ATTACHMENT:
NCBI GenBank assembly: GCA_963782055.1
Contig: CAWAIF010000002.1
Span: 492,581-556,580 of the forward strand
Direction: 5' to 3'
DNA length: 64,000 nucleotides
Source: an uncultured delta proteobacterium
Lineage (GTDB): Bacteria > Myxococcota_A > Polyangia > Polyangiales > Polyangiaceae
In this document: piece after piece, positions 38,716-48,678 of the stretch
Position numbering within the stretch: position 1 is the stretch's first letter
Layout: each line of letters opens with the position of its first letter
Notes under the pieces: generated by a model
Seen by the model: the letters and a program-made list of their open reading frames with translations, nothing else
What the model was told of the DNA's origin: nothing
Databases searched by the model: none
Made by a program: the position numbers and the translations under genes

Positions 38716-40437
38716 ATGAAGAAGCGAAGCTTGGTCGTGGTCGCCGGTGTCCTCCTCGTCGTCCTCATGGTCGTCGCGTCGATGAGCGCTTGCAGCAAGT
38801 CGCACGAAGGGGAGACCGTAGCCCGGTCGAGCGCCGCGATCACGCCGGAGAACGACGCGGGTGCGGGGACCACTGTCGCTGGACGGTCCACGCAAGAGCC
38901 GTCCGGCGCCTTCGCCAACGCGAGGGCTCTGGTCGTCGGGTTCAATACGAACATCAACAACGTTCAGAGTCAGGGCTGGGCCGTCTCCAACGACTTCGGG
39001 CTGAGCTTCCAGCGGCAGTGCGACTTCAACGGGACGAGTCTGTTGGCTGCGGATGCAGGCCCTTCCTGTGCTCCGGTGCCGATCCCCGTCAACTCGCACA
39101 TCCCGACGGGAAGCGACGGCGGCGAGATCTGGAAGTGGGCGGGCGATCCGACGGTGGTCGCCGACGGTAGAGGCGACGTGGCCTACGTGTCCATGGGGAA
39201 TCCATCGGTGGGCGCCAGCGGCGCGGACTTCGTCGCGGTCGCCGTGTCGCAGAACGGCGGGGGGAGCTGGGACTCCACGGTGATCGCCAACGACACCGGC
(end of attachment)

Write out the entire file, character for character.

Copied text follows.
NCBI GenBank assembly: GCA_963782055.1
Contig: CAWAIF010000002.1
Span: 492,581-556,580 of the forward strand
Direction: 5' to 3'
DNA length: 64,000 nucleotides
Source: an uncultured delta proteobacterium
Lineage (GTDB): Bacteria > Myxococcota_A > Polyangia > Polyangiales > Polyangiaceae
In this document: piece after piece, positions 38,716-48,678 of the stretch
Position numbering within the stretch: position 1 is the stretch's first letter
Layout: each line of letters opens with the position of its first letter
Notes under the pieces: generated by a model
Seen by the model: the letters and a program-made list of their open reading frames with translations, nothing else
What the model was told of the DNA's origin: nothing
Databases searched by the model: none
Made by a program: the position numbers and the translations under genes

Positions 38716-40437
38716 ATGAAGAAGCGAAGCTTGGTCGTGGTCGCCGGTGTCCTCCTCGTCGTCCTCATGGTCGTCGCGTCGATGAGCGCTTGCAGCAAGT
38801 CGCACGAAGGGGAGACCGTAGCCCGGTCGAGCGCCGCGATCACGCCGGAGAACGACGCGGGTGCGGGGACCACTGTCGCTGGACGGTCCACGCAAGAGCC
38901 GTCCGGCGCCTTCGCCAACGCGAGGGCTCTGGTCGTCGGGTTCAATACGAACATCAACAACGTTCAGAGTCAGGGCTGGGCCGTCTCCAACGACTTCGGG
39001 CTGAGCTTCCAGCGGCAGTGCGACTTCAACGGGACGAGTCTGTTGGCTGCGGATGCAGGCCCTTCCTGTGCTCCGGTGCCGATCCCCGTCAACTCGCACA
39101 TCCCGACGGGAAGCGACGGCGGCGAGATCTGGAAGTGGGCGGGCGATCCGACGGTGGTCGCCGACGGTAGAGGCGACGTGGCCTACGTGTCCATGGGGAA
39201 TCCATCGGTGGGCGCCAGCGGCGCGGACTTCGTCGCGGTCGCCGTGTCGCAGAACGGCGGGGGGAGCTGGGACTCCACGGTGATCGCCAACGACACCGGC